We entered September with a bang: school for everyone except me, birthday celebrations, anniversary dinner (we ate here, it was incredible), and then we splurged on U2 tickets and saw the Joshua Tree tour (and they did play the Joshua Tree from start to finish and it was amazing) (also the poems they scrolled on giant screens before the show are worth reading) and then saw Maria Bamford the very next night (along with Jackie Kashian who was also hilarious) and then family visiting and then meet-the-teacher night and then scrubbing my house from top to bottom because summer made it embarrassingly dirty.
There is still so much packed into the rest of this month I am actually looking forward to October, along with some cool fall breezes and falling leaves, long walks and even longer books.
September started out rather chilly, but this past week we found ourselves in a major heat wave, so naturally I found myself in the kitchen making pies, puff pastry, and Danish dough.
I have this odd desire to bake on extremely hot days, which doesn’t make much sense to me, but then again, I have the same desire on icy cold days, so maybe it’s just that I’m obsessed with baking. Whatever the reason, this Danish braid was made, and I’ve declared it my new favorite, spread with apple butter or apple jelly and a cream cheese filling.
The braid itself was inspired by Zoe Francois – she made this beautiful Raspberry braid with Bread in 5’s no-knead dough, and the second I saw it, I knew I had to try one with my Easy Danish Dough.
It worked wonderfully, and I have a feeling any guests I have for the next 6 months will be served some variation of this.
Tips for Making Easy Danish Dough
The dough used in this Danish braid does need to rest overnight in the refrigerator, so plan accordingly. It’s important for the Danish dough to come to room temperature before you roll it out, or the butter will not incorporate correctly.
This dough can be frozen, but doesn’t rise quite as nicely as when it’s fresh. If the dough is not used right away after being out and turned, it will puff up in the refrigerator. This will make it a little harder to roll out, but you will still have good results.
I’ve been a big fan of Land O’ Lakes butter for years; I love how my baked goods turn out with it, and they are a Minnesota-based company. I use their butter in my baking, and find the flavor to be heads and shoulders above other grocery store brands.
This Danish braid was made with Land O Lakes® European Style Butter, and it turned out *fantastic*. The layers were perfectly flaky and each bite rang out with pure butter flavor.
More Danish Recipes:
- Cranberries and Cream Danish Braid
- (Good Morning) Cheese Danish Slab Pie
- Pistachio Danish Ring with Almond Goat Cheese Filling
Apple Danish Braid with Cream Cheese
- 3/4 cup whole milk warm (100-110F)
- 1 large egg, room temperature
- 2 large egg yolks, room temperature
- 1 teaspoon pure vanilla extract
- 2 1/2 cups (355g) all-purpose flour
- 2 1/4 teaspoons instant yeast
- 2 tablespoons sugar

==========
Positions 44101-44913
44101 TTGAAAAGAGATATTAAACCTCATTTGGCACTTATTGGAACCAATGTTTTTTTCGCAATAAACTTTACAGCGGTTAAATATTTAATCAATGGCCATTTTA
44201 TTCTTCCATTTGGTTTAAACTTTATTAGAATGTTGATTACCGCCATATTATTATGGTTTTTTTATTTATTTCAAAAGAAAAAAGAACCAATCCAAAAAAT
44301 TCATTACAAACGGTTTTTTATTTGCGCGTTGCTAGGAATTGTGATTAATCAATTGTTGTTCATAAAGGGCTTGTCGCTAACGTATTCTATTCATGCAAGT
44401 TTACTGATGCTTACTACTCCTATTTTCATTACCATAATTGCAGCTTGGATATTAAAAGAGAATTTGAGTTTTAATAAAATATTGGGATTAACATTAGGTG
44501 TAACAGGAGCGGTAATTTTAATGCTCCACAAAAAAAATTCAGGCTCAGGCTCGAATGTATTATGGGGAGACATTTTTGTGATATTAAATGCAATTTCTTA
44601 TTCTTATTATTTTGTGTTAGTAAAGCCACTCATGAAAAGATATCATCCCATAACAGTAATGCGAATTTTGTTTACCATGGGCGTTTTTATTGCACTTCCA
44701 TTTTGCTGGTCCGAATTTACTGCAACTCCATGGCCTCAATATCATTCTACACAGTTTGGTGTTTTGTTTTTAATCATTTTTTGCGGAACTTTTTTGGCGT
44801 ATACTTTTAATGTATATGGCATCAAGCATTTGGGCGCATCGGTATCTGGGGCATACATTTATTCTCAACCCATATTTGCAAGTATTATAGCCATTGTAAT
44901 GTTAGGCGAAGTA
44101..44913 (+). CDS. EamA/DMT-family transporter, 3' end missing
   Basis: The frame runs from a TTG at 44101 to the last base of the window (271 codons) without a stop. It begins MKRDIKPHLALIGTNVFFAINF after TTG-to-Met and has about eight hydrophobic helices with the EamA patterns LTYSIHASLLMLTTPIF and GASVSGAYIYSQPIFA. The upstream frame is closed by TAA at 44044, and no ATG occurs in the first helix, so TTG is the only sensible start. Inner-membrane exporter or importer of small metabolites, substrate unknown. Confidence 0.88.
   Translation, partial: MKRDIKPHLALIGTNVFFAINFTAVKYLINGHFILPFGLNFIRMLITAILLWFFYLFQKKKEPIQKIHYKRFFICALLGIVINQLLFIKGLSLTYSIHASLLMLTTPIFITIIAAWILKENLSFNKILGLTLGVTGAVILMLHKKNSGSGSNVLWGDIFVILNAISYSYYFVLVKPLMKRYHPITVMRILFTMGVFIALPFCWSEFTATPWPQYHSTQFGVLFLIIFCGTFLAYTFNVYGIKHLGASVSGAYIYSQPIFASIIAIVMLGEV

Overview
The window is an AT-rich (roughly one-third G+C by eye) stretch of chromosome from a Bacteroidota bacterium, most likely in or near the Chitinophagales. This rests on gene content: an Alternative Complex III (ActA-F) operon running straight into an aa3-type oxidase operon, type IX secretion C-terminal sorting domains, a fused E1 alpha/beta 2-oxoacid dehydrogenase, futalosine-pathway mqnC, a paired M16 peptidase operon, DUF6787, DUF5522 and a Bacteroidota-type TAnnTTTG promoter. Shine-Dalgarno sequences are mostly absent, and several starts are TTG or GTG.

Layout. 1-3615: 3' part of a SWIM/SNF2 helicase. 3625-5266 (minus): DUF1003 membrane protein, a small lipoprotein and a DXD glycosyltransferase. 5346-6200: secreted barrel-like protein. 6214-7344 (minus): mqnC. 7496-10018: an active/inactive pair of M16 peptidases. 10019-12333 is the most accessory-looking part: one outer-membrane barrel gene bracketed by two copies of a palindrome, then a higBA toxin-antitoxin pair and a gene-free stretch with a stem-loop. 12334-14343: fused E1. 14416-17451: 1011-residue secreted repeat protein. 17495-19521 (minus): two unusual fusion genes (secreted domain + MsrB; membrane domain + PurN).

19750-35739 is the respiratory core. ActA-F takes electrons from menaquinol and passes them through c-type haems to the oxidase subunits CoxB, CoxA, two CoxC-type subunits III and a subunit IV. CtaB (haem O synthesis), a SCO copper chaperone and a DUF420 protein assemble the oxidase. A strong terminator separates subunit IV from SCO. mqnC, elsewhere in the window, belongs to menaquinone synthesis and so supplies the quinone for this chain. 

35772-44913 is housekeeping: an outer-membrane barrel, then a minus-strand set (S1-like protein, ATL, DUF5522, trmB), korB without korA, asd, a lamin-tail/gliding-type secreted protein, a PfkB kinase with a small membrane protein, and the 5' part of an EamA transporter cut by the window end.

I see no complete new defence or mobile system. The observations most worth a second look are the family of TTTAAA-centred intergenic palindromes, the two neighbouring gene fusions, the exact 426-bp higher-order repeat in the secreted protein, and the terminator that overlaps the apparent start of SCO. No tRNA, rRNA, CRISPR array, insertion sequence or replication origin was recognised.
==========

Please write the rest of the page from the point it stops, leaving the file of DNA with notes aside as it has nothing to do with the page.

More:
- 1 teaspoon salt
- 4 tablespoons (1/2 stick | 57g) European style butter, room temperature
- 12 tablespoons (1 1/2 sticks | 170g) European style butter, cold, cut in 1/2-inch pieces
- Apple Jelly or Apple Butter
Cream Cheese Filling
- 6 ounces cream cheese, room temperature
- 1/4 cup sugar
- Pinch salt
- 1/2 teaspoon pure vanilla extract
- 1/2-1 teaspoon lemon juice
- 1 cup confectioner’s sugar
- 2-4 tablespoons whole milk or heavy cream
- 1/2 teaspoon pure vanilla extract
- Pinch salt
- 1/4 to 1/2 teaspoon lemon juice
- 1 tablespoon creme fraiche, optional
For the easy Danish dough
- Grease a large bowl.
- In a large liquid measuring cup, combine the milk, egg, yolks, and vanilla.
- In the bowl of a stand mixer fitted with a paddle, mix the flour, yeast, sugar, and salt on low. Add the room temperature butter and mix on low until it is incorporated into the flour and no pieces are visible. Add the cold butter and mix on low, until it is broken down and smashed a bit, but still in 1/2-inch pieces. Add the milk mixture and mix on low until combined. The dough will be very sticky and there will be visible lumps of butter. Using a spatula, scrape the dough into the prepared bowl and cover tightly with plastic wrap and refrigerate overnight, or up to 3 days.
- The next morning, transfer the dough to a well-floured work surface. Knead 10-12 times, until the dough forms a ball. Cover the top lightly with flour and cover with a tea towel, let rest until it comes to room temperature. Pat the dough into a 6-inch square and roll into a 16 by 20-inch rectangle. If the dough sticks at all, sprinkle more flour underneath it. Brush any excess flour off the dough, and, using a bench scraper, fold the short ends of the dough over the middle to made three layers, similar to a business letter. This is the first turn.
- Flip the dough over (seam side down) and roll into an 8 x 16-inch rectangle. Fold the short ends over the middle, business letter style. Repeat the steps again, for a total of four turns.
- On the last turn, gently use the rolling pin to compress the layers together slightly. Wrap the dough tightly in plastic wrap and chill for at least 1 hour before using or keep refrigerated for 2 days.
For the cream cheese filling
- In the bowl of a stand mixer fitted with a paddle, beat the cream cheese on medium speed until smooth. Scrape down the sides of the bowl and add the sugar, salt, vanilla, and 1/2 teaspoon of lemon juice and mix on low until completely combined. Taste the filling, and add a little more lemon juice if the flavor is dull. (The filling shouldn’t taste like lemon, but a little bit of lemon juice will add a bright note to the filling. When tasting, look for a bit of a zing in your mouth that doesn’t scream lemon.) Cover the filling and set aside until ready to use.
For the glaze